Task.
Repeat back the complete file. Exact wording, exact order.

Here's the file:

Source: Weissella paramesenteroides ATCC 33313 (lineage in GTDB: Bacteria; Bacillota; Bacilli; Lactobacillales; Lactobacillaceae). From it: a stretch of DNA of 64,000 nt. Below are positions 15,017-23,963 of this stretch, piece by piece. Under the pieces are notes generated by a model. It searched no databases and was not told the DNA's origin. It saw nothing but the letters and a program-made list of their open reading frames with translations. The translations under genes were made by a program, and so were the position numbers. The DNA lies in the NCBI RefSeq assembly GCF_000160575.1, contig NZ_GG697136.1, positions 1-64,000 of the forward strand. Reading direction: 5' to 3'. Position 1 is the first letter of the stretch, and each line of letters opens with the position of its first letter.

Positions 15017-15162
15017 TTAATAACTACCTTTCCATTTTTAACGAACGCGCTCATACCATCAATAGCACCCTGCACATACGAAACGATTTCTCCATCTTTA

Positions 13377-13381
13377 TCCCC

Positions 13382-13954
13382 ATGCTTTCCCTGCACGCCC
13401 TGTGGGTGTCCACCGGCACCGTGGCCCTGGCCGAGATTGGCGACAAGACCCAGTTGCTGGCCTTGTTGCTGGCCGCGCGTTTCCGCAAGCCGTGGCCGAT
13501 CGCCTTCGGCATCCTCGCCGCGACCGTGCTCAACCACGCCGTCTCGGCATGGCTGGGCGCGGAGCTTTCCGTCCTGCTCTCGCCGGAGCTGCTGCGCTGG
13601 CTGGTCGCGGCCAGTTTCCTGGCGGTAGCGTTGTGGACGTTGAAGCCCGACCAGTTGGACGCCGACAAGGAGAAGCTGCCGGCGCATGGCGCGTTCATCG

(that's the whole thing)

Source: Weissella paramesenteroides ATCC 33313 (lineage in GTDB: Bacteria; Bacillota; Bacilli; Lactobacillales; Lactobacillaceae). From it: a stretch of DNA of 64,000 nt. Below are positions 15,017-23,963 of this stretch, piece by piece. Under the pieces are notes generated by a model. It searched no databases and was not told the DNA's origin. It saw nothing but the letters and a program-made list of their open reading frames with translations. The translations under genes were made by a program, and so were the position numbers. The DNA lies in the NCBI RefSeq assembly GCF_000160575.1, contig NZ_GG697136.1, positions 1-64,000 of the forward strand. Reading direction: 5' to 3'. Position 1 is the first letter of the stretch, and each line of letters opens with the position of its first letter.

Positions 15017-15162
15017 TTAATAACTACCTTTCCATTTTTAACGAACGCGCTCATACCATCAATAGCACCCTGCACATACGAAACGATTTCTCCATCTTTA

Positions 13377-13381
13377 TCCCC

Positions 13382-13954
13382 ATGCTTTCCCTGCACGCCC
13401 TGTGGGTGTCCACCGGCACCGTGGCCCTGGCCGAGATTGGCGACAAGACCCAGTTGCTGGCCTTGTTGCTGGCCGCGCGTTTCCGCAAGCCGTGGCCGAT
13501 CGCCTTCGGCATCCTCGCCGCGACCGTGCTCAACCACGCCGTCTCGGCATGGCTGGGCGCGGAGCTTTCCGTCCTGCTCTCGCCGGAGCTGCTGCGCTGG
13601 CTGGTCGCGGCCAGTTTCCTGGCGGTAGCGTTGTGGACGTTGAAGCCCGACCAGTTGGACGCCGACAAGGAGAAGCTGCCGGCGCATGGCGCGTTCATCG